Of course, the rapid decline in completions was not restricted to this particular sector and was felt across the UK as the housing market effectively shut down.
Bridging completions were recorded at £470m in Q2 2020, a fall of 56 per cent when compared to Q4 2019 figure – Q1 figures were not reported because of the lockdown.
The data also showed that applications increased by just over one per cent in Q2 compared to Q4 2019, while loan books showed a small decrease but remained at £4.5bn.
Average loan to values (LTVs) increased slightly in the same time period, but continue to remain at sub-60 per cent.
However, on a more positive note, it was encouraging to see recent reports that Hope Capital noted a record surge in demand between June 2020 and August 2020.
The lender saw its number of loans drawn treble compared to the same period the previous year. Looking at new cases, the quantity more than doubled over the same timeframe, rising by 128 per cent, and residential completions increased by 40 per cent.
The second half of Q2 certainly represented a transitional period for many links in the mortgage chain.
Transactions which had been delayed over the lockdown period were slowly resurrected and stamp duty changes ramped up activity levels towards the end of this period.
This meant Q3 kicked off with a real bang as pent-up demand surged through the market to generate what we can only class as a mini-boom.
Housebuying delays likely to continue
This has resulted in all types of property going under offer faster than they have for many, many years.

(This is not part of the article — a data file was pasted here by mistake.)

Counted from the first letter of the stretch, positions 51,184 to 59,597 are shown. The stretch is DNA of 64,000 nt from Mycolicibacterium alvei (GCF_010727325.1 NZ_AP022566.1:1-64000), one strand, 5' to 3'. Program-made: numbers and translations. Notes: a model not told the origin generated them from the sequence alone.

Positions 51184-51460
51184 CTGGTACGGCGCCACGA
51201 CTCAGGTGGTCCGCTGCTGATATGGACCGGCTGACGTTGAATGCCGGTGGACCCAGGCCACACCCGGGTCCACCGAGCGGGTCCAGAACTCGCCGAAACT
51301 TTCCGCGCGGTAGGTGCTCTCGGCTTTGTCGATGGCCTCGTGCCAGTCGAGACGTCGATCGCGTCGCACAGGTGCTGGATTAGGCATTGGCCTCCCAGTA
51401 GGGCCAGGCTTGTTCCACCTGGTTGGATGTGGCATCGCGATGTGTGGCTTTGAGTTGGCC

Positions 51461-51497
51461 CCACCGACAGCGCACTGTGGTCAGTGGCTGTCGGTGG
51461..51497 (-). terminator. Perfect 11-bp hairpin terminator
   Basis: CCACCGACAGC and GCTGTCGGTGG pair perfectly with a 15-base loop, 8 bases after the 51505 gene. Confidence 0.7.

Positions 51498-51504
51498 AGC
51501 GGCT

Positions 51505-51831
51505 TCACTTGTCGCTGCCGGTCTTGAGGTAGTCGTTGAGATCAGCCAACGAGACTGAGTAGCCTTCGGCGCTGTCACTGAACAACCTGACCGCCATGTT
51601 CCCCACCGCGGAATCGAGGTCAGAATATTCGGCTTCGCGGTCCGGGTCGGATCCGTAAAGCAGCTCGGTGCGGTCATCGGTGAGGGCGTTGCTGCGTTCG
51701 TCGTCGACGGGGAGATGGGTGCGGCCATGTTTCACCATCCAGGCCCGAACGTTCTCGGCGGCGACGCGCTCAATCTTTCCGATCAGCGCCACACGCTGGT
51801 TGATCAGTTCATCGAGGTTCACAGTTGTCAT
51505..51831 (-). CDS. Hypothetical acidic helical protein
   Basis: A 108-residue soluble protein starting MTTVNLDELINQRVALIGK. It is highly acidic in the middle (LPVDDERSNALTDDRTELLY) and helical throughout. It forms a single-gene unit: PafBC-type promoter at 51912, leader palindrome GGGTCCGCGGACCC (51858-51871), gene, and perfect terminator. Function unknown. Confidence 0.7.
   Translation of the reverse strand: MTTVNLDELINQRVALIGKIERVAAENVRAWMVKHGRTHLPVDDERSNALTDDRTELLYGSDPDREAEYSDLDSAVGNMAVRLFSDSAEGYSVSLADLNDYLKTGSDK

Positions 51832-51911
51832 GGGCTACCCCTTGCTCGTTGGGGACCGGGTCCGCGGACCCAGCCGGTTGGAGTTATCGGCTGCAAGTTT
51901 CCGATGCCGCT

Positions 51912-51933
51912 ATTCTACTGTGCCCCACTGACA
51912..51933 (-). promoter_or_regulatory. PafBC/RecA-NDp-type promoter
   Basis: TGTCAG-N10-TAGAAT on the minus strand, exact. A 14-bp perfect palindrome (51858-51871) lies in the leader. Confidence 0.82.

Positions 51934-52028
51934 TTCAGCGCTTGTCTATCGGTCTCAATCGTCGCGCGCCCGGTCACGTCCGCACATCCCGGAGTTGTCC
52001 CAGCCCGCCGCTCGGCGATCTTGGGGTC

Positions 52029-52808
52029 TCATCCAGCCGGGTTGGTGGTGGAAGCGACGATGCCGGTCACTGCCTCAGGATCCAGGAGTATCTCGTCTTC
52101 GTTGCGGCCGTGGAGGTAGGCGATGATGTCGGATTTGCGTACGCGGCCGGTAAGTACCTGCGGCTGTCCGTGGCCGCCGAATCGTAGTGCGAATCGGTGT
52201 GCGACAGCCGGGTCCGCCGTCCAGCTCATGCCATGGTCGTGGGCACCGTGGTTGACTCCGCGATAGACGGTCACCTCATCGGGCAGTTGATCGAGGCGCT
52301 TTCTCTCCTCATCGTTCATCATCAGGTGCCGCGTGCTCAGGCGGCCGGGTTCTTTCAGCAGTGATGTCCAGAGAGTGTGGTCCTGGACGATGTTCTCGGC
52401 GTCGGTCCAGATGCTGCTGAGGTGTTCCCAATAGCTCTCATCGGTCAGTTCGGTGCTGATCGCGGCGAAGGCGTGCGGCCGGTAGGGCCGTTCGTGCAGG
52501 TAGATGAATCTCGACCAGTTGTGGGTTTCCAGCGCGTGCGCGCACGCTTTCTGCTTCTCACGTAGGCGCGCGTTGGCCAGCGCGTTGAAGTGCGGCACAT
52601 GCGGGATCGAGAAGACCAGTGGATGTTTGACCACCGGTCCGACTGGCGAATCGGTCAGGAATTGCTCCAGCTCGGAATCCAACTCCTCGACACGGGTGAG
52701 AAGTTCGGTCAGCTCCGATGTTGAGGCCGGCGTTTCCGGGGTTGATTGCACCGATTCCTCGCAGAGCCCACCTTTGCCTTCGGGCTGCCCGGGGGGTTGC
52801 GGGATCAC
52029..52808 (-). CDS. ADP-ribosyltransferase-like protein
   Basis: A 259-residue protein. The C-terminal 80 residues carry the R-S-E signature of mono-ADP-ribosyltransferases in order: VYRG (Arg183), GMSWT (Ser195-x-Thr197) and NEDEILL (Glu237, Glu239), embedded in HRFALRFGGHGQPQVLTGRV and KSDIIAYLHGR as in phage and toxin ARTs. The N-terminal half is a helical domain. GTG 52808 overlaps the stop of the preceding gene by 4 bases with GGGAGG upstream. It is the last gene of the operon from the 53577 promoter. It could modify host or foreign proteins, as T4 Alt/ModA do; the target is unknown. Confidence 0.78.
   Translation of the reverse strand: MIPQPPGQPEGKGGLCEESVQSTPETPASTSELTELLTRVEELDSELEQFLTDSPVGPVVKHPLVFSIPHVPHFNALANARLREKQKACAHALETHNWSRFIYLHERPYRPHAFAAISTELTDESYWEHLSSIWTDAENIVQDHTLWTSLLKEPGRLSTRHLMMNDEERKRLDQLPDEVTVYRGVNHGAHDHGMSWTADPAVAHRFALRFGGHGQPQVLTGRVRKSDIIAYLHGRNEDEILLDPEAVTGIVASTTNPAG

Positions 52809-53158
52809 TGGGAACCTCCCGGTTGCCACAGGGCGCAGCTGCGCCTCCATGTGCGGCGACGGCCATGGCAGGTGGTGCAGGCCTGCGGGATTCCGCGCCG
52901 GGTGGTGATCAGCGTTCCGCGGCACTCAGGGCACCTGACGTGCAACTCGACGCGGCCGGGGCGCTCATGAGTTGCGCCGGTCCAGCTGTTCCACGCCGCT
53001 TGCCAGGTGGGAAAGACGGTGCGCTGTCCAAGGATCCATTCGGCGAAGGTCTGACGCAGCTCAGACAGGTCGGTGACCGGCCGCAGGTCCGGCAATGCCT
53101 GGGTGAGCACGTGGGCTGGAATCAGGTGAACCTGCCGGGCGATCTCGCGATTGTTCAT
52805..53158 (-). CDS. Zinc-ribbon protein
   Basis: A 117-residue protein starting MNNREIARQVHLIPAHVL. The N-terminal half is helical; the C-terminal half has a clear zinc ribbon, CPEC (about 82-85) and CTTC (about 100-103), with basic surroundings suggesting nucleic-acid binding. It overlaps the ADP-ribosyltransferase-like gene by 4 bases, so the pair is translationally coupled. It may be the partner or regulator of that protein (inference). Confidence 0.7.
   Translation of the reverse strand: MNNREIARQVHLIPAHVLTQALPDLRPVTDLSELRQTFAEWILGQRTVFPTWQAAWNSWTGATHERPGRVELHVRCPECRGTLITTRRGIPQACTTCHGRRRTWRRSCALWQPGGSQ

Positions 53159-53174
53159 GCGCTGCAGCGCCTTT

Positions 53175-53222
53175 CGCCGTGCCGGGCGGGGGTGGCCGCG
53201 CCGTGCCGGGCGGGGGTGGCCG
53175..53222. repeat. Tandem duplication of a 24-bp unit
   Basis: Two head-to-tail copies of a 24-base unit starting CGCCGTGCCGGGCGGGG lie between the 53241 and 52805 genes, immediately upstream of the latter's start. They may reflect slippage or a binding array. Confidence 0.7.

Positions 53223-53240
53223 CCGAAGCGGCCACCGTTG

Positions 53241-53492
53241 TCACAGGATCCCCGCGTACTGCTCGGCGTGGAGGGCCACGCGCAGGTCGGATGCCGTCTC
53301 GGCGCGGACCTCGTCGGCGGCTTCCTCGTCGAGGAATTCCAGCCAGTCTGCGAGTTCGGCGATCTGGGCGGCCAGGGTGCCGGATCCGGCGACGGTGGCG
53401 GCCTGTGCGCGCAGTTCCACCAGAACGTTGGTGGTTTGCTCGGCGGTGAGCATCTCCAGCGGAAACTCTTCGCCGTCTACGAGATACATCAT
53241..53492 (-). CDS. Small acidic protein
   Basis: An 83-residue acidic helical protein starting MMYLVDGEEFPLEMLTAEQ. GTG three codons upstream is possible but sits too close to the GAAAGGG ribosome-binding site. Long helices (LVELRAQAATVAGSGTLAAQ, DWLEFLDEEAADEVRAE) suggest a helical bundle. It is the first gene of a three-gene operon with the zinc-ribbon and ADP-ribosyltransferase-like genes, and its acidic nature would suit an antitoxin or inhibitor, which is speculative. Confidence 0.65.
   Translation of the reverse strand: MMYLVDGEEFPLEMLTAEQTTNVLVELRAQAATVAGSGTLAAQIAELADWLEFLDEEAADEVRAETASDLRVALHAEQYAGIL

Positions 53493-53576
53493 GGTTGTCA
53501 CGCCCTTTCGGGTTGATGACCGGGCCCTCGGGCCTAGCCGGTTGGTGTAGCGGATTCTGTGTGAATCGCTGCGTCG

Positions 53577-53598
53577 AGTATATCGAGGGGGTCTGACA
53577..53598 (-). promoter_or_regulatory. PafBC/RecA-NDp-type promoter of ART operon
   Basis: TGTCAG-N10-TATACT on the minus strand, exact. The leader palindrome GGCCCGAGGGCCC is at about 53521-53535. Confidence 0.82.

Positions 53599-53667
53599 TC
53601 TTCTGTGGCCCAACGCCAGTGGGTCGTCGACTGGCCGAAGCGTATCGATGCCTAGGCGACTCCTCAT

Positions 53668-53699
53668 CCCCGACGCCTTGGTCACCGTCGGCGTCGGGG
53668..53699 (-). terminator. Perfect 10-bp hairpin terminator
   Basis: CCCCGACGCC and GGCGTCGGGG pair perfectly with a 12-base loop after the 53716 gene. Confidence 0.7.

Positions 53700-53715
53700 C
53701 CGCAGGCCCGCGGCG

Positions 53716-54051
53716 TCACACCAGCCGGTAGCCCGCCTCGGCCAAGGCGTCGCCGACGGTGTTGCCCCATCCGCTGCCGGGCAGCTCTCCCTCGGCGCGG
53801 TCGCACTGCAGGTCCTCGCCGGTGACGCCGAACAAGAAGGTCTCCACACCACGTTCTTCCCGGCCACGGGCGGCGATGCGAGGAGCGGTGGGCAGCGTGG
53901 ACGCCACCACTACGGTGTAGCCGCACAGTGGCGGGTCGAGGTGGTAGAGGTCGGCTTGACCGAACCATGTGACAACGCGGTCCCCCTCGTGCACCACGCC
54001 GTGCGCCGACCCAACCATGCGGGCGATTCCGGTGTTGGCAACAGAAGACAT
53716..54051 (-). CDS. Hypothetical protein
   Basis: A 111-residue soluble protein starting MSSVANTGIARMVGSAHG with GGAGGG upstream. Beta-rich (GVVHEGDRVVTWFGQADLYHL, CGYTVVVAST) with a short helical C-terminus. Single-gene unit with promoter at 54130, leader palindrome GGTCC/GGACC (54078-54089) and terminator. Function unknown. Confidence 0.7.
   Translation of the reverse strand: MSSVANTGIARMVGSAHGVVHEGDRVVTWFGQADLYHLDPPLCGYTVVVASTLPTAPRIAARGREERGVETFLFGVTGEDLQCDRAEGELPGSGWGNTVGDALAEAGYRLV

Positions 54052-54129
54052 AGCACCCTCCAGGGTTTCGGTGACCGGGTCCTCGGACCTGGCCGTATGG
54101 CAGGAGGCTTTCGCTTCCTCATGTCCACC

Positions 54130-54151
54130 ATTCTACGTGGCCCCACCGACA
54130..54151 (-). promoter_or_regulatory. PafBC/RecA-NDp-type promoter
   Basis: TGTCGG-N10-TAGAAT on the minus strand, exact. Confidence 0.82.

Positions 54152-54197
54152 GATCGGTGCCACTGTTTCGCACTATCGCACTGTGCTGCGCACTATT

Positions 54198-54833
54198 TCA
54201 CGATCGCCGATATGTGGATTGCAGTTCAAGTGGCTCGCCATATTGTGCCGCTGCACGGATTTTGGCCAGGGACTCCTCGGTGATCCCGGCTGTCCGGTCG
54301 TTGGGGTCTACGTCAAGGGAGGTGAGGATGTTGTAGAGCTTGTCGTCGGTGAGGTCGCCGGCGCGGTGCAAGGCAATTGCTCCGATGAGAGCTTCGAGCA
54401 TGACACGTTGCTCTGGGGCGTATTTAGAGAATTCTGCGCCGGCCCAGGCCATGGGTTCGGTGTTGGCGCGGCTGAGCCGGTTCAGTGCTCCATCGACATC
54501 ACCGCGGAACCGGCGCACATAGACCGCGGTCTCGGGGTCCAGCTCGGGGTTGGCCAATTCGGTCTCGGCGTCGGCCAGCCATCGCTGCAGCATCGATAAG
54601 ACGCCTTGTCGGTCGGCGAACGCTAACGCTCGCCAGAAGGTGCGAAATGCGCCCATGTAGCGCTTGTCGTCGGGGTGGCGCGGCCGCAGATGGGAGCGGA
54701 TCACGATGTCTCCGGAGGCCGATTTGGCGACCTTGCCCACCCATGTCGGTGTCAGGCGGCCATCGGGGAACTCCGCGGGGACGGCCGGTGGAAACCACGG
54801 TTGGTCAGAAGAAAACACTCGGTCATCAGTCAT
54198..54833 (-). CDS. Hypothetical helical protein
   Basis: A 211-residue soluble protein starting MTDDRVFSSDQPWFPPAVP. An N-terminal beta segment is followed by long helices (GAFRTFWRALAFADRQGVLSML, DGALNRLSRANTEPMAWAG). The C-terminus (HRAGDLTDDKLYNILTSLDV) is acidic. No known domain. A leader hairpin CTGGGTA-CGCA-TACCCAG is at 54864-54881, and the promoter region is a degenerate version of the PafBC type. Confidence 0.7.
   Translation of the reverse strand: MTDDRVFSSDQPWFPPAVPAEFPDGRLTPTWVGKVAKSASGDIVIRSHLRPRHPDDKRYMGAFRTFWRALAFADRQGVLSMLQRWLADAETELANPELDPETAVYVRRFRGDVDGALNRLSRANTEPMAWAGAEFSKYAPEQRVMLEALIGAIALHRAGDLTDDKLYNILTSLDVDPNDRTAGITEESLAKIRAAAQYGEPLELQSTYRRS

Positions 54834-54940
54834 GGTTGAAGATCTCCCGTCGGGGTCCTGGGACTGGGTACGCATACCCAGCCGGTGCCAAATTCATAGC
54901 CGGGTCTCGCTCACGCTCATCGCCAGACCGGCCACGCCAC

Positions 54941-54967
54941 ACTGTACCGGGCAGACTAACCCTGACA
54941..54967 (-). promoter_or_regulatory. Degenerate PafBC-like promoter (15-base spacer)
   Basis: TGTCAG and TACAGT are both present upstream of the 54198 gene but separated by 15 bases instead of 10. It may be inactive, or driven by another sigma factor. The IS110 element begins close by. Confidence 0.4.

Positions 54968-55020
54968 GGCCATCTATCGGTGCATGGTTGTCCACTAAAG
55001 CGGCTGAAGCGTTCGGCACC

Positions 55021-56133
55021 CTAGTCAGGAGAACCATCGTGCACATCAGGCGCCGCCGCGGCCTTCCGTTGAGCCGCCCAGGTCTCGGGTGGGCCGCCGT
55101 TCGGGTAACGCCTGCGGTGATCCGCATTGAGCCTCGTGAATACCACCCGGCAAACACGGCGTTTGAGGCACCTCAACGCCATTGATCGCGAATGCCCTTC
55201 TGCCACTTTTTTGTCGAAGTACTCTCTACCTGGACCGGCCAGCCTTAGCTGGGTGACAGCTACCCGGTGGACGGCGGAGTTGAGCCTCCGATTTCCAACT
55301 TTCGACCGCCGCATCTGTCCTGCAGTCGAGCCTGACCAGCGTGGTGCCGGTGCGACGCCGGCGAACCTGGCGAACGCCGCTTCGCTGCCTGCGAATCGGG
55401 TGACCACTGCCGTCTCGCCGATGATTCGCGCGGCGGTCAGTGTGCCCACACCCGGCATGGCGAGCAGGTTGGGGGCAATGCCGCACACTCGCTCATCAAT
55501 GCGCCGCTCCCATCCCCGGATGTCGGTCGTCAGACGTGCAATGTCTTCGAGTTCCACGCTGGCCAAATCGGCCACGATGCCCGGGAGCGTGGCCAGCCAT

And all of this is happening while surveyors, conveyancers and lenders were, and in some respects still are, getting to grips with new working conditions and backlogs across a variety of transactions.
On the back of this, we are seeing reports emerging of property exchanges taking a month longer.
This is certainly not far from the mark, and these delays are only likely to be further extended as increased amounts of business flood through the door.
This may not seem like a huge issue with the stamp duty deadline still five months away but we all know how easy it is for chains to break, mortgage offers to be pulled and people’s circumstances to change.
Factors which really do place a sustained emphasis on speed and efficiency.
Time of the essence
Speed has always been a key word within bridging finance and this is a product type which will continue rising to the fore in Q4 and even more so in Q1 2021 as buyers will need to move swiftly to complete before the stamp duty deadline.
Bridging lenders are experts in processing applications under extreme time constraints and this type of finance will help more traditional homebuyers than ever to ensure chains are not broken, completions can take place on schedule and that robust plans are in place to exit this type of financial arrangement as soon as possible after the property has been secured.
Time really will be of the essence for thousands of potential buyers in the coming months.
Advisers with a clear route to bridging and other alternative forms of finance will be in a prime position to help a wider variety of clients to navigate any potential roadblocks.